Thursday, June 26, 2008

Snow in the City

Snow. New stuff this. Crunchy, not soft. Grey, not white. But cold. Jake stopped on the sidewalk to take it in. He bent down to scrape up some snow, this wondrous new substance for an eight-year old, but not for long. Mama's walking.

Her old habits return quickly, for the city is hardly unfamiliar to her. For a moment, she forgets about the boy. Her head is tuned to the past and not the crunching snow underfoot. The boy may not even exist. But he does, catching her held back hand, reflexively. The cold surprises her and she stops.

What's this?

Snow!

It's dirty. Don't play with it.

But it's snow!

When we get to the park. Then you can play with it.

She wipes his hand, then grasps it firmly, fairly pulling him along. The world rushes by. Crunching in the snow, everywhere there is motion. Heads down, look out. Mama's walking. The boy tucks into her coat as they reach the bus stop.

Waiting, snow begins to fall. Tugging, twisting, eager to see more, to catch a flake, he turns away and sees the dog.

For the boy, street level has real meaning. Tethered to an adult, he knows he is secure, but the world below the waist has a turmoil all it's own. Legs whipping by, umbrellas and bags to dodge, the view is chaotic. The dog is at the boy's height, in his world and in trouble.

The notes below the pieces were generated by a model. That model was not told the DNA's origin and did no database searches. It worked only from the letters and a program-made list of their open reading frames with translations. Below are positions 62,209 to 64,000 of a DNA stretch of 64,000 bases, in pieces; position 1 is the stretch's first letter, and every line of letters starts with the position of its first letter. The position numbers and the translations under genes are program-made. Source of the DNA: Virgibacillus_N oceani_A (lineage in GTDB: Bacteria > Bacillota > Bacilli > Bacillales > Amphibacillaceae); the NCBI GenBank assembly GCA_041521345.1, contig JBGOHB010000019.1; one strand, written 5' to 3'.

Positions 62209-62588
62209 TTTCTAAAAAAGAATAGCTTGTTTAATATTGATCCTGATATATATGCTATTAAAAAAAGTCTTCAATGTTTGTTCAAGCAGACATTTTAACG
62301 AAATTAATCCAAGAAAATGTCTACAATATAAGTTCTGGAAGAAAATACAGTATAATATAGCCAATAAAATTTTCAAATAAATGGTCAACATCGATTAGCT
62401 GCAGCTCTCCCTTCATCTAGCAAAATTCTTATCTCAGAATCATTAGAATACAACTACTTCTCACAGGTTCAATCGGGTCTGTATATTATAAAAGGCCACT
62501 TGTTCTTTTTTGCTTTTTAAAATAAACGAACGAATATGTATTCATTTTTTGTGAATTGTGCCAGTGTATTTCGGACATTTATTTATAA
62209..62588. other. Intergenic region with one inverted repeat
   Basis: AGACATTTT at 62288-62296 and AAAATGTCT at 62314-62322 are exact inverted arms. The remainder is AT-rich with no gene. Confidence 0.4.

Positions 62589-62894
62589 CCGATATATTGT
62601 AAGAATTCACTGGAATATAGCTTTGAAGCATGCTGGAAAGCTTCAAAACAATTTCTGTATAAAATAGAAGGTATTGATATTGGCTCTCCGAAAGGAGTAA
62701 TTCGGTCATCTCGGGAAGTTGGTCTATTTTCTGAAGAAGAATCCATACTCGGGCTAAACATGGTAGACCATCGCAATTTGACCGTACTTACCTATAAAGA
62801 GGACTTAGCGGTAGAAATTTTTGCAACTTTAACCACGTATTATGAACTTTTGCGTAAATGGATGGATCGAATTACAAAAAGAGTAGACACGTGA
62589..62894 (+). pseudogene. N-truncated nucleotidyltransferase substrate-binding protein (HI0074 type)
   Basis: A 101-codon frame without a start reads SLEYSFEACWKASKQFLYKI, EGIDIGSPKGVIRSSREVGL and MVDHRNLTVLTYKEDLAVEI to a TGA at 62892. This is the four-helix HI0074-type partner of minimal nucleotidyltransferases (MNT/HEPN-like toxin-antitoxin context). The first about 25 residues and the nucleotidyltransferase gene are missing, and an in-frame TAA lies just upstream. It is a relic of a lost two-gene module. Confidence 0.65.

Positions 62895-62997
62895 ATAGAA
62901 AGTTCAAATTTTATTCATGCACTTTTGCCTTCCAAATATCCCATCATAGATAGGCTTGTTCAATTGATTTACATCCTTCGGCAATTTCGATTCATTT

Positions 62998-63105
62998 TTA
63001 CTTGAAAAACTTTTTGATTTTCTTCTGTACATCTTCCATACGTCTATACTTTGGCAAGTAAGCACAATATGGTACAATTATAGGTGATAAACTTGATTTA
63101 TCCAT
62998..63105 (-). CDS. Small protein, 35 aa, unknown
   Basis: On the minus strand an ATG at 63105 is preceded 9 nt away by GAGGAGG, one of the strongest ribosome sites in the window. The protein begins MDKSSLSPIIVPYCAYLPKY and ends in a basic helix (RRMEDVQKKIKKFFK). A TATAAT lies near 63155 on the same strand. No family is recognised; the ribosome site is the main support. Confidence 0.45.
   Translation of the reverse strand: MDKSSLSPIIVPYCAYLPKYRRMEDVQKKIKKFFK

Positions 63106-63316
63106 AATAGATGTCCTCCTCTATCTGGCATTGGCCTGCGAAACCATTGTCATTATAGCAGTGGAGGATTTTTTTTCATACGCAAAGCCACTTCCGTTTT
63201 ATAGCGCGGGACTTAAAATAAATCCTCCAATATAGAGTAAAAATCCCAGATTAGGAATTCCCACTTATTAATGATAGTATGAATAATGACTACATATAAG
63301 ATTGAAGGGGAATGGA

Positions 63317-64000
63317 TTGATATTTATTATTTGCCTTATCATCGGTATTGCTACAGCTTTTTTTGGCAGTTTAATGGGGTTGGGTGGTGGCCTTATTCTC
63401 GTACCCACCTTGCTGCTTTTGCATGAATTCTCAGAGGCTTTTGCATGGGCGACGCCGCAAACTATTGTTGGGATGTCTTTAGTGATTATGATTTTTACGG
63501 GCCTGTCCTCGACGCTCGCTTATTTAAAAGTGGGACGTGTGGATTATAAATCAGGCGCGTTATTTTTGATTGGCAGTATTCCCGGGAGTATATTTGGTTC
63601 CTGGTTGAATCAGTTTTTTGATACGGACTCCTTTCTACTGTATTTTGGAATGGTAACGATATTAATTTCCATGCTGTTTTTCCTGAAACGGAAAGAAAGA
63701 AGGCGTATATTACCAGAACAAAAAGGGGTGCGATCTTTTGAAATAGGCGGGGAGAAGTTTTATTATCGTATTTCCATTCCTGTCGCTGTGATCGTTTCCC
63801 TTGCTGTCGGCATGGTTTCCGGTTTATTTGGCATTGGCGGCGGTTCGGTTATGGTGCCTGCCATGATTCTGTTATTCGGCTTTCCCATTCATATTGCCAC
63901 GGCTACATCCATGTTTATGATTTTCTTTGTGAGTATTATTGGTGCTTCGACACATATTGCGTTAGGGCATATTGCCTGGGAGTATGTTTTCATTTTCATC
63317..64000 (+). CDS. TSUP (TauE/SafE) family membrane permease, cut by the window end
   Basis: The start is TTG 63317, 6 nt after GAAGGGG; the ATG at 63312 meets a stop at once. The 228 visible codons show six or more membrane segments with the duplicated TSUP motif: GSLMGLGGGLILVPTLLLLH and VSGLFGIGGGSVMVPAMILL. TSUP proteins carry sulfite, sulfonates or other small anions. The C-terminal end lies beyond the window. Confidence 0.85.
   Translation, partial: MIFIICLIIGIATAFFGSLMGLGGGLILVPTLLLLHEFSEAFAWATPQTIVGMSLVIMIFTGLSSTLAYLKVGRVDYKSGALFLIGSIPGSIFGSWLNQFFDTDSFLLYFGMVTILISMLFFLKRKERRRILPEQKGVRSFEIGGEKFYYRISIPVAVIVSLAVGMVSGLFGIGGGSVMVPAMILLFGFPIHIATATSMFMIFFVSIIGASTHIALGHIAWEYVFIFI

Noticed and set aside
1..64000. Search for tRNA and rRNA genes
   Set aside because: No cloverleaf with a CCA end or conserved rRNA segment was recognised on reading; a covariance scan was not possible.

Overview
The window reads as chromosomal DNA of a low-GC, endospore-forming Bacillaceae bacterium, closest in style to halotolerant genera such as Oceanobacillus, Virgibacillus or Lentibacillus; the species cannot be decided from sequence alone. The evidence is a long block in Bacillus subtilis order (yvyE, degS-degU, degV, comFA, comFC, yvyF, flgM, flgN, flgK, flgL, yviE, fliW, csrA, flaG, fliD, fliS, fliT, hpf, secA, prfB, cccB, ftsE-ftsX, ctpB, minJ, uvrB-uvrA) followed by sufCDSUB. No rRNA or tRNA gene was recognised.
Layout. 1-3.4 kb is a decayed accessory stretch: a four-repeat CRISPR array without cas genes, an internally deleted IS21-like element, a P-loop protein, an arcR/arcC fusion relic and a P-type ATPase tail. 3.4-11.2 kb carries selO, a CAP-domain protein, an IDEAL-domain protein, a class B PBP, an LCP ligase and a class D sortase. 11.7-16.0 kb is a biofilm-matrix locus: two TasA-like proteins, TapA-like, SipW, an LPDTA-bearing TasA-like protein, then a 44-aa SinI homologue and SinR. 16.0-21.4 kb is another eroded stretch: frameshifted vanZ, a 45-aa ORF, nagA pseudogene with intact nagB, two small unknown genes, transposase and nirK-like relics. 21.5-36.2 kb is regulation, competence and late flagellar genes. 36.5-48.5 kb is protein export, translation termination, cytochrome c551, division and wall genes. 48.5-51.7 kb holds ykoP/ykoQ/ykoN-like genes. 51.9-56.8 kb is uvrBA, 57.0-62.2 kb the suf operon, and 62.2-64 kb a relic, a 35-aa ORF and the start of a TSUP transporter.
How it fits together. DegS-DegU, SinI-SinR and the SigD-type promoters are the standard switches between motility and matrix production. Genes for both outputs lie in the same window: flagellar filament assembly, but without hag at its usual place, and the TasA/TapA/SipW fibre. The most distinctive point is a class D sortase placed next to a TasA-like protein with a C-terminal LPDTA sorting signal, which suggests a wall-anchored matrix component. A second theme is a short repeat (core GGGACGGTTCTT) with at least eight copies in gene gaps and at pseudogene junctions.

Around the dog's neck there is a choke chain, and it is tight. The dog is small and lithe, certainly no match for the chain. Already it cinches up the fur around his neck as he is dragged along. No look from above returns the plea for release. The dog tugs and pulls, but the motion is seen as rebellious, not plaintive, and the return is tighter and tighter still.

The boy watches as they approach. The snow is falling hard now, and the bus is pulling up. He tugs at his mother's arm but the response is to pull him closer as they edge toward the curb. He fights and twists to look back.

He can see the man with the leash now, a filthy and disheveled creature with an open coat and wild hair. He is openly fighting with the dog now, wrenching it up into the air as it yelps and struggles. No one stops. No one looks. Just the boy.

The man moves toward a store now, dragging the dog behind him. People step out of the way. A woman leaves the store head down and swerves to avoid tripping on the dog, but does not stop. No one stops. The bus is coming.

The boy can see the dog's tongue now, long and red, it droops loosely from his mouth. The struggles are diminished now, reduced to quivers and involuntary spasms, but the torture is not finished. The man cannot drag the body of the dog through the closing door. The shopkeeper emerges to prevent him from entering. No sounds The wild gestures say it all.

No effort is made to to save the dog, only to remove the offender from the store. In this, the shopkeeper is successful, but by the time the man has been forced back onto the street, he is dragging a corpse. The long red tongue makes a soft wet trail in the falling snow as it disappears into the forest of motion.

The bus is here.

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